Wednesday, June 29, 2022

How to read the AD&D Rules: Pummeling you with VATAPGOA

You all thought I was dead after that Cuthbert's Day party at Malishefski's place, right? Ha, I'm back.

Today's topic is, of course, unarmed combat. And more specifically, the art of Pummeling. We didn't use these very much back in the day because, like psionix, they just seemed like a different game. Also, they're clumsy and not always clear. Instead of rolling a 20-sider to hit, you roll percentile dice and apply a bunch of modifiers, much like DragonQuest, Star Frontiers, Top Secret, Gangbusters... I played all of those games to some extent back in the day so, by the mid 80's at least, the AD&D unarmed combat rules were no longer completely alien. But, barring the occasional barroom brawl, rare was the occasion that we turned to pg. 72 of the DMG.

Let's see just how much chaos unarmed combat brings to the game:

The first thing you have to do is determine your VATAPGOA. What the heck is that? It's your: Variable Applicable To All Pummeling, Grappling, and Overbearing Attacks. It's right there on page 72 of your Fungeon Masters Guide. And no, no one actually called it VATAPGOA, but they should have. 

This is done by taking "the number of the column he or she uses for weapon attacks." What the hell does that mean? My guess is that you turn to the combat matrix for your class (pg. 74 of the DMG), find your level in the column headings and count the number of columns from the left. So a 5th level cleric would be column 2, as are 1st level fighters, goblins, and 10th level MUs.

Combat columns for clerics
To this is added a "secretly rolled" d6 if you're attacking or d4 if defending. Why is it kept a secret? To add work for the dungeon master. What do you do with this number? You add it to either the chance to hit or to the die roll for determining the result of your successful hit. When on defense, you subtract your number from the opponents roll. You get to choose how to apply your VATAPGOA prior to each attack. So if you're in a barroom brawl and you're duking it out with Elmo at the Welcome Wench, and you each get 2 pummeling attacks a round, you are making this decision at least 4 times per round, twice on offense and twice on defense. Considering that 3 out of the 7 possible results allow you to strike again, it's likely to be even more than 4 times.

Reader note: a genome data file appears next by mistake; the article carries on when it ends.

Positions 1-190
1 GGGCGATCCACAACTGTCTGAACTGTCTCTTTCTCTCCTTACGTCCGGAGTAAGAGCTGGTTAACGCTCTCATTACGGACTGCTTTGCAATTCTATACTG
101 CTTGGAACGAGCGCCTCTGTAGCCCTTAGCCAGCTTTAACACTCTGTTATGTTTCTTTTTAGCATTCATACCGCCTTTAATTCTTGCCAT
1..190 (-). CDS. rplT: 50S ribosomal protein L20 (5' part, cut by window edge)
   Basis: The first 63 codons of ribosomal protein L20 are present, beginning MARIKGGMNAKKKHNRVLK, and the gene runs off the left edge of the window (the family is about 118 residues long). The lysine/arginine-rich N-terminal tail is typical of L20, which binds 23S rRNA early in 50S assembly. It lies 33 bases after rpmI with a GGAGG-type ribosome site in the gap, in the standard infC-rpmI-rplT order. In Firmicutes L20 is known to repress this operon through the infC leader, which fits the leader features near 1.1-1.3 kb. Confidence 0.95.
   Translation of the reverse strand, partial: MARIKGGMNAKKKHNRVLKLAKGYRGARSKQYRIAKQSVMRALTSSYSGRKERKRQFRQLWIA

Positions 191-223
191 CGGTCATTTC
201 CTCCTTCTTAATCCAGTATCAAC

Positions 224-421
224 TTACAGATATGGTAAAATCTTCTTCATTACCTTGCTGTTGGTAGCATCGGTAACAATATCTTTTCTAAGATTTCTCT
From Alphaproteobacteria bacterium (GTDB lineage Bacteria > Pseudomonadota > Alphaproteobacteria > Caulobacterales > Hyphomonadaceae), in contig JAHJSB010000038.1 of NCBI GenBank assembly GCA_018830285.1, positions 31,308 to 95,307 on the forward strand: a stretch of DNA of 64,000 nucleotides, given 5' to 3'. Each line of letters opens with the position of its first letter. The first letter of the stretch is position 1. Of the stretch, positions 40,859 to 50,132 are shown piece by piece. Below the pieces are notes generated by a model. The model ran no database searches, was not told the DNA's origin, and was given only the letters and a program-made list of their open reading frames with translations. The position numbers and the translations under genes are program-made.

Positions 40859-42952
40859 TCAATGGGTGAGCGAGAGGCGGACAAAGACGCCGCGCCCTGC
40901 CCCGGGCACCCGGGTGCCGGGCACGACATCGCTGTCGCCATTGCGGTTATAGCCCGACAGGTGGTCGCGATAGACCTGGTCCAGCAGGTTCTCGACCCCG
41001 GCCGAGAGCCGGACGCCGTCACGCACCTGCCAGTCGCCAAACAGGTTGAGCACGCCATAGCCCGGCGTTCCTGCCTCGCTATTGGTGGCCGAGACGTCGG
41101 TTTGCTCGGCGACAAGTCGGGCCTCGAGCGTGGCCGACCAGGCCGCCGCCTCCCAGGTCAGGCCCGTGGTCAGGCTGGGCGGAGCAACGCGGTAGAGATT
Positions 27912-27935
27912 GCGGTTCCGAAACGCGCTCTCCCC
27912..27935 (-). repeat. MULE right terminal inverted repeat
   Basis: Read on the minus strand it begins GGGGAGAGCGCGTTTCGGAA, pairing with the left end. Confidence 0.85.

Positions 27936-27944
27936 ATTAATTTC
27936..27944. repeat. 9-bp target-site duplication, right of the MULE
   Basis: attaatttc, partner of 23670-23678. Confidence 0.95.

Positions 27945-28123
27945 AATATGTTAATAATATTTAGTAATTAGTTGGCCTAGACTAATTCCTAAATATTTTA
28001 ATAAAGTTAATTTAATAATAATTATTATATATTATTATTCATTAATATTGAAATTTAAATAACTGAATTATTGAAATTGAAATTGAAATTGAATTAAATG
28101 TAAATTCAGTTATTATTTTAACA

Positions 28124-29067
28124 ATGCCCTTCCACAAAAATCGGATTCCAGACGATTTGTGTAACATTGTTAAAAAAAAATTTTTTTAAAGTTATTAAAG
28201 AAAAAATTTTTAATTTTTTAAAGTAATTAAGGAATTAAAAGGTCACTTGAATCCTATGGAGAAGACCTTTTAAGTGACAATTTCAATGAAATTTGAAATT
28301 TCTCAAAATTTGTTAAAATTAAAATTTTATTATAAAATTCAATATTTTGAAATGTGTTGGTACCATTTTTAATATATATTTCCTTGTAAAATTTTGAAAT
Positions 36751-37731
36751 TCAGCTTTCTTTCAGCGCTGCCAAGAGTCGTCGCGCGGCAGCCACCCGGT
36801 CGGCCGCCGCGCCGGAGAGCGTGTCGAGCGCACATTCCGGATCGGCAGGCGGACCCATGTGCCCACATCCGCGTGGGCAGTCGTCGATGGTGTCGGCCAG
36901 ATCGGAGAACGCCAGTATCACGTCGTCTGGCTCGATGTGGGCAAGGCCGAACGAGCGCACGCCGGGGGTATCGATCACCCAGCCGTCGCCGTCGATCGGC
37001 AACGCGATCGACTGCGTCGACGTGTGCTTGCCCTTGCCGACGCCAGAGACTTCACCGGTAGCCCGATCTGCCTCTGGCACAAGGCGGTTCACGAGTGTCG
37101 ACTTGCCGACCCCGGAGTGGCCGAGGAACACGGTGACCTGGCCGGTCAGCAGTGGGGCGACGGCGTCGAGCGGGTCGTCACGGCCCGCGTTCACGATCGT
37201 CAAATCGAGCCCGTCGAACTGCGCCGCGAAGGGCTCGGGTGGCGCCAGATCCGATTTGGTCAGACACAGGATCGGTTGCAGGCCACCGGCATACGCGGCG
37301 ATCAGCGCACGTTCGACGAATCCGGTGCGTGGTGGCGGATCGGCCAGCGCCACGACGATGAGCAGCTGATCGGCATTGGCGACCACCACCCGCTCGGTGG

While I get that VATAPGOA  is trying to incorporate combat aptitude into unarmed combat, but it's so clumsily handled and amounts to so little--even a 9th level fighter gains only a +6% bonus--it's far more cumbersome than useful. You're having to:

  1. look up your combat column number
  2. roll a d6 for attacking and a d4 for defending and add these to your column number. And since these are, for some inane reason, kept secret, the DM is doing this for every brawler and having to track who rolled what for attack and defense.
  3. decide whether to add/subtract the variable to the to hit or result roll
  4. roll to hit
  5. if you succeed roll the result
  6. add attackers VATAPGOA and subtract defender's VATAP... as appropriate, bearing in mind that only the dungeonmaster knows the result of your VATAPGOA die roll.

In case it's unclear, we never used VATAPGOA in our unarmed combat. It's already convoluted enough without this added layer of confusion.

Let's get to the meat then:


That jerk sitting next to you at the bar just called your mother a half elf; what are you gonna do about it? Deck the bozo in the chops, that's what! How? First you have to determine your Base Score to Hit or BaSH. Yes, I made this acronym up too.

For pummeling, BaSH is the opponents AC x 10%. There are modifiers based on Dex, Strength, the armor the attacker is wearing (less is better) and the mobility of the defendant. Even an average combatant is likely to have a +20 bonus. Which is to say that every blow is landing in a barroom brawl.

Got it. But how much damage am I gonna do?

Unlike regular combat where once you successfully hit your opponent you roll a die and the result is the amount of damage, to determine damage in unarmed combat you roll % dice again. This roll is also modified by your strength, opponents armor and general mobility. A successful strike results in a "glancing," "solid," or "crushing" blow and will inflict between 2 and 10 points of damage. Furthermore, a crushing blow automatically stuns your opponent. But if your modified result is less than 20 then you do no damage. So a successful hit can still result in no damage--and is very likely to do so if the defender is wearing heavy armor... couldn't we skip the whole Base Score to Hit and just roll on the results table? 

Seriously, this would massively de-complicate unarmed combat in AD&D. You would only have to configure modifiers once for each blow, you would no longer have to decide which die roll to apply your VATAPGOA toward, and you still get to deliver crushing blows to your opponent. I am absolutely trying this out in my next game.